In terms of having non-commercial distribution models, how do you compete with a platform like Facebook, which has already captured the market to a large extent?

Tim: There have been efforts to create alternative social media networks. It’s a good question.I don’t have the answer to it.

I think that if you create a public interest media endowment that has the potential to raise two billion US dollars a year, and then distribute it into the non-commercial sector, you then have the financial security for the types of experimentation that would be necessary to find that alternative.

The problem we have in the US with our public broadcasting system, (PBS and NPR are well known affiliates of that), is that their audience is largely white, college educated, and upper middle class. Those are the people who write cheques to support public broadcasting.

But we’re not a nation of white, college educated, upper middle class people. So where is the public non-commercial media that’s serving the rest of us? The answer is, it’s non existent. There are areas of the US that are called news deserts, which means that they do not have local news outlets.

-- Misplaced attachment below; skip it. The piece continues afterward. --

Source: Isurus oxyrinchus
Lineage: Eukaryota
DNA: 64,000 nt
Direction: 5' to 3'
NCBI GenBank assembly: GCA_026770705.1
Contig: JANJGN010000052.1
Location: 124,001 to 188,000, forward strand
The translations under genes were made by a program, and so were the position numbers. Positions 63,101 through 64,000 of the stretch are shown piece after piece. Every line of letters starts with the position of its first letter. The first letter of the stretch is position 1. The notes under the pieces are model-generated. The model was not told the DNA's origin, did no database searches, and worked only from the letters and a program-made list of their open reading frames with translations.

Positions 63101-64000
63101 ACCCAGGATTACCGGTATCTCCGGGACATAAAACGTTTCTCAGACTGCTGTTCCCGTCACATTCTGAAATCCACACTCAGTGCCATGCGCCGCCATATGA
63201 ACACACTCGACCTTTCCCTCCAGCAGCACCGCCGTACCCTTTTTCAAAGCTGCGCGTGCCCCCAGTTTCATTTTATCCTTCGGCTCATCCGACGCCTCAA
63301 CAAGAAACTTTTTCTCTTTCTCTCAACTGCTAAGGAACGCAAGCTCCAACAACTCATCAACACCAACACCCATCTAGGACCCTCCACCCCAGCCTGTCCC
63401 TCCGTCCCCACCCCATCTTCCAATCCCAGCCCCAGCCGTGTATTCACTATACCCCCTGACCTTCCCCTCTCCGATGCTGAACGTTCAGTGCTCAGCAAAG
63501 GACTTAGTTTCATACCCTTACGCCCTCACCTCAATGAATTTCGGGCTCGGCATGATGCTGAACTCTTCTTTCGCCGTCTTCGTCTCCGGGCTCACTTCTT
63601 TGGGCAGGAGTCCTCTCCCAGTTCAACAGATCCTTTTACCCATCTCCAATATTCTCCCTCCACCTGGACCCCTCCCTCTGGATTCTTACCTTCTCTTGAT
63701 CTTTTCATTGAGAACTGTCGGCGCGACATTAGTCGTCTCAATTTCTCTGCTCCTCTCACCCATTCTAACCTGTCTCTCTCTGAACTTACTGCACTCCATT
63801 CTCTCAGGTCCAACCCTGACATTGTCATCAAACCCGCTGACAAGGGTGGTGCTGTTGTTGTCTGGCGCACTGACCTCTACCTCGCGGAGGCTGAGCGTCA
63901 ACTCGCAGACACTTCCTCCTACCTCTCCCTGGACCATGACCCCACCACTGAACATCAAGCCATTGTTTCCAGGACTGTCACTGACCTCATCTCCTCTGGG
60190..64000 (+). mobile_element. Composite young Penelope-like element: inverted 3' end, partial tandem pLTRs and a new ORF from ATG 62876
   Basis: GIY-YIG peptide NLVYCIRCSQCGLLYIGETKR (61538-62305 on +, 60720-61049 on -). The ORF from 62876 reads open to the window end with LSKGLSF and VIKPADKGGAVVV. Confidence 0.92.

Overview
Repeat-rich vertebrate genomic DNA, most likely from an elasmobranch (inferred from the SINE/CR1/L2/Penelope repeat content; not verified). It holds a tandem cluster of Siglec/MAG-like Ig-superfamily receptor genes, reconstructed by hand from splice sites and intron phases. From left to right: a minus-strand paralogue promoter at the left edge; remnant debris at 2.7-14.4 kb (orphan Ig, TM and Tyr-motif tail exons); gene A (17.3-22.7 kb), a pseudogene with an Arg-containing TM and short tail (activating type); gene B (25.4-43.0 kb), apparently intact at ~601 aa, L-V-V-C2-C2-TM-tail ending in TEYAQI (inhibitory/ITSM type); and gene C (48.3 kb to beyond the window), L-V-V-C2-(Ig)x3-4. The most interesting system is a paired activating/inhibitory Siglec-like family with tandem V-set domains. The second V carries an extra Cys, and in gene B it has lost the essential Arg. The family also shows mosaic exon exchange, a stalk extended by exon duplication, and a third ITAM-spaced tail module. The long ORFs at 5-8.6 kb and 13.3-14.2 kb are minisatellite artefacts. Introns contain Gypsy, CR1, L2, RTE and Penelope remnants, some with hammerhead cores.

We’re not a nation of white, college educated, upper middle class people. So where is the public non-commercial media that’s serving the rest of us?

At the moment in the US, public interest media is funded by the corporation for public broadcasting. The corporation for public broadcasting in the US was created in 1967. It’s more than 50 years old andit was designed to support local public television and radio stations. Fast forward 50 years and we’re getting our news and information through other means, via digital media.

The corporation for public broadcasting only generates 450 million dollars a year. So the platform taxation proposal would bring about a nearly 5 fold increase of that funding bucket. It would be a significant boost, and it would allow for a more diverse distribution of those tax revenues.

 

 


 

This article is part of our Competition in the Digital Economy Series.